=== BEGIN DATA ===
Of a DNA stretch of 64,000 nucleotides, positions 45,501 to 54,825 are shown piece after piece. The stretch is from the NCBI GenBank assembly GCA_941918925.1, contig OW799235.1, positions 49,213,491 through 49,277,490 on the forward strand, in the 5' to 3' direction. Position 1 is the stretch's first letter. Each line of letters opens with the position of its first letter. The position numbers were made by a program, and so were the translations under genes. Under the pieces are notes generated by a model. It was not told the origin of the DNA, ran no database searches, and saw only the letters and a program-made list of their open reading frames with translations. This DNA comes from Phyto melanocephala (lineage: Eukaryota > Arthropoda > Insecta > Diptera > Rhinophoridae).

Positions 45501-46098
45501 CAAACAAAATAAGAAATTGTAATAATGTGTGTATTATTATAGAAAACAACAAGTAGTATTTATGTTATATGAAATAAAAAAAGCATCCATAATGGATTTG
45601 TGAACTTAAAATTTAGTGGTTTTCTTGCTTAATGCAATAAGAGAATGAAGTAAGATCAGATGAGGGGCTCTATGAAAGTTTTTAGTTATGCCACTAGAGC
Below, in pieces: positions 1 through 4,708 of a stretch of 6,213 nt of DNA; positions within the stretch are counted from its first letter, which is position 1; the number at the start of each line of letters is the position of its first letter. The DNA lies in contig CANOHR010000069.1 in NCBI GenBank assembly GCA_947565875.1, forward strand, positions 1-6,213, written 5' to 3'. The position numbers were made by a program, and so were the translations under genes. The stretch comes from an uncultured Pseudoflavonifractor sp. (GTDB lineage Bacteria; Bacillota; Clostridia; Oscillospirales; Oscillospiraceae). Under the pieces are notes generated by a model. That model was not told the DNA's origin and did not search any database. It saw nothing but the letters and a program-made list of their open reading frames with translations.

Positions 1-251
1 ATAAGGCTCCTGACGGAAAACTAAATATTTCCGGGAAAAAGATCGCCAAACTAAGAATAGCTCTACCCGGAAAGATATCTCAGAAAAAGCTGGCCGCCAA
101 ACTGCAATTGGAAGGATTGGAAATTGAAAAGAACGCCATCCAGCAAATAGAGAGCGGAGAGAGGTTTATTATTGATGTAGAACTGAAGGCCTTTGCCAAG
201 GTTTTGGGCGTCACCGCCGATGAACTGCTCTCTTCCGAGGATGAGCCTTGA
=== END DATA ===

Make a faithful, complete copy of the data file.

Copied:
Of a DNA stretch of 64,000 nucleotides, positions 45,501 to 54,825 are shown piece after piece. The stretch is from the NCBI GenBank assembly GCA_941918925.1, contig OW799235.1, positions 49,213,491 through 49,277,490 on the forward strand, in the 5' to 3' direction. Position 1 is the stretch's first letter. Each line of letters opens with the position of its first letter. The position numbers were made by a program, and so were the translations under genes. Under the pieces are notes generated by a model. It was not told the origin of the DNA, ran no database searches, and saw only the letters and a program-made list of their open reading frames with translations. This DNA comes from Phyto melanocephala (lineage: Eukaryota > Arthropoda > Insecta > Diptera > Rhinophoridae).

Positions 45501-46098
45501 CAAACAAAATAAGAAATTGTAATAATGTGTGTATTATTATAGAAAACAACAAGTAGTATTTATGTTATATGAAATAAAAAAAGCATCCATAATGGATTTG
45601 TGAACTTAAAATTTAGTGGTTTTCTTGCTTAATGCAATAAGAGAATGAAGTAAGATCAGATGAGGGGCTCTATGAAAGTTTTTAGTTATGCCACTAGAGC
Below, in pieces: positions 1 through 4,708 of a stretch of 6,213 nt of DNA; positions within the stretch are counted from its first letter, which is position 1; the number at the start of each line of letters is the position of its first letter. The DNA lies in contig CANOHR010000069.1 in NCBI GenBank assembly GCA_947565875.1, forward strand, positions 1-6,213, written 5' to 3'. The position numbers were made by a program, and so were the translations under genes. The stretch comes from an uncultured Pseudoflavonifractor sp. (GTDB lineage Bacteria; Bacillota; Clostridia; Oscillospirales; Oscillospiraceae). Under the pieces are notes generated by a model. That model was not told the DNA's origin and did not search any database. It saw nothing but the letters and a program-made list of their open reading frames with translations.

Positions 1-251
1 ATAAGGCTCCTGACGGAAAACTAAATATTTCCGGGAAAAAGATCGCCAAACTAAGAATAGCTCTACCCGGAAAGATATCTCAGAAAAAGCTGGCCGCCAA
101 ACTGCAATTGGAAGGATTGGAAATTGAAAAGAACGCCATCCAGCAAATAGAGAGCGGAGAGAGGTTTATTATTGATGTAGAACTGAAGGCCTTTGCCAAG
201 GTTTTGGGCGTCACCGCCGATGAACTGCTCTCTTCCGAGGATGAGCCTTGA